North American employees have intense emotions about their work - and right now, a lot of that emotion is negative, according to a unique new study by global human resource consultant Towers Perrin and its research partner Gang & Gang. The study also identifies the elements of an ideal work experience, one that can transform current negative emotion into positive emotion, and shows why this is so important for employers.
The report, Working Today: Exploring Employees' Connections to Their Jobs,* is the first study to quantify the emotional elements of the work experience, using an emotionbased methodology developed by Gang & Gang. The research was conducted via the Internet in September 2002 among a randomly selected group of 1,100 employees working for mid-size to large companies in the United States and Canada. The respondents described how they felt about their current work experience and their desired experience. A companion survey involved roughly 300 senior human resource executives from similarly sized companies, who described how they thought employees at theft company felt about their current work experience.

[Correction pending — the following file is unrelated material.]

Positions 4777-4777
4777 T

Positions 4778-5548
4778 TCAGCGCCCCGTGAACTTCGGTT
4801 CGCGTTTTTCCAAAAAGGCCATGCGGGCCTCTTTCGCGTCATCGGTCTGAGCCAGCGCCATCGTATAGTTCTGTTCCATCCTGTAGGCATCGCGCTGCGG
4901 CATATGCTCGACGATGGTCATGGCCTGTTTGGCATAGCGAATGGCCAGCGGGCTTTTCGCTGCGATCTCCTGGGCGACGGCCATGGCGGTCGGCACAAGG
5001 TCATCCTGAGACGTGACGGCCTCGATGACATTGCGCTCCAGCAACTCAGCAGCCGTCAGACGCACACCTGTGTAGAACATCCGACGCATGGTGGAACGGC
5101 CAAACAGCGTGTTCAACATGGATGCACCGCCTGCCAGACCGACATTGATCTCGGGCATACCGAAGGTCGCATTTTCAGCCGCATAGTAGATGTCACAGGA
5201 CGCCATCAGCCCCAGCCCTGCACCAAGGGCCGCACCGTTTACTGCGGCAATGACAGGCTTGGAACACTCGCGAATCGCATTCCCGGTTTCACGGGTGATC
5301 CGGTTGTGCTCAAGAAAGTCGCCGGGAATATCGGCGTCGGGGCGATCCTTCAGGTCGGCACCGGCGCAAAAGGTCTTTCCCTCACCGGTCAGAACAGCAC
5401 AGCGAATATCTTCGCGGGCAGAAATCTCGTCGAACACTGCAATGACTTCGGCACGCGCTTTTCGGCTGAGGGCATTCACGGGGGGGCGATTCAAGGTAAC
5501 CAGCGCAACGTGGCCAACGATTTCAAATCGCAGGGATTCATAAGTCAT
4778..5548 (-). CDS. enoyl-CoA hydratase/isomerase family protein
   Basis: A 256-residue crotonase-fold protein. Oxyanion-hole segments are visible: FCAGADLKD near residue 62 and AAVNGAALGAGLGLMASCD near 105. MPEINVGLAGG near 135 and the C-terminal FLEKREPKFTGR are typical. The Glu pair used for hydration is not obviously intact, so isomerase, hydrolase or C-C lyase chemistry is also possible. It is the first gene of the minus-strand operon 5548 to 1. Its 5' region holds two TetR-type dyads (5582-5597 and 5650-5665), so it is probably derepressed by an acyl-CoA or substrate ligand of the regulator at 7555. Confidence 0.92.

According to the study, negative emotion about work is not only associated with higher turnover rates it contributes to the kind of workplace malaise that can materially diminish productivity and performance. Conversely, strong positive emotion correlates with better financial results for an organization, as measured by five- year total shareholder return. The study also reveals that while employers are aware of the widespread discontent in their workplaces, they misjudge some of the root causes and risk taking inappropriate actions as a result. "Right now, there is an enormous gap between employees' current and ideal work experience. People know what they want and need to feel intensely positive about their work, but unfortunately many are not getting it," said Mark Mactas, chairman and CEO of Towers Perrin.
Fears and pressures
In measuring the nature and intensity of employees' emotions about work,-the study shows that, on average, more than half of people's current emotion is negative and a third is intensely negative. Five elements account for most of this negative emotion:
* An excessive workload.
* Concerns about management's ability to lead the company forward successfully. Anxiety about the future, particularly longer-term j ob, income and retirement security.
* Lack of challenge in their work, with boredom intensifying existing frustration about workload.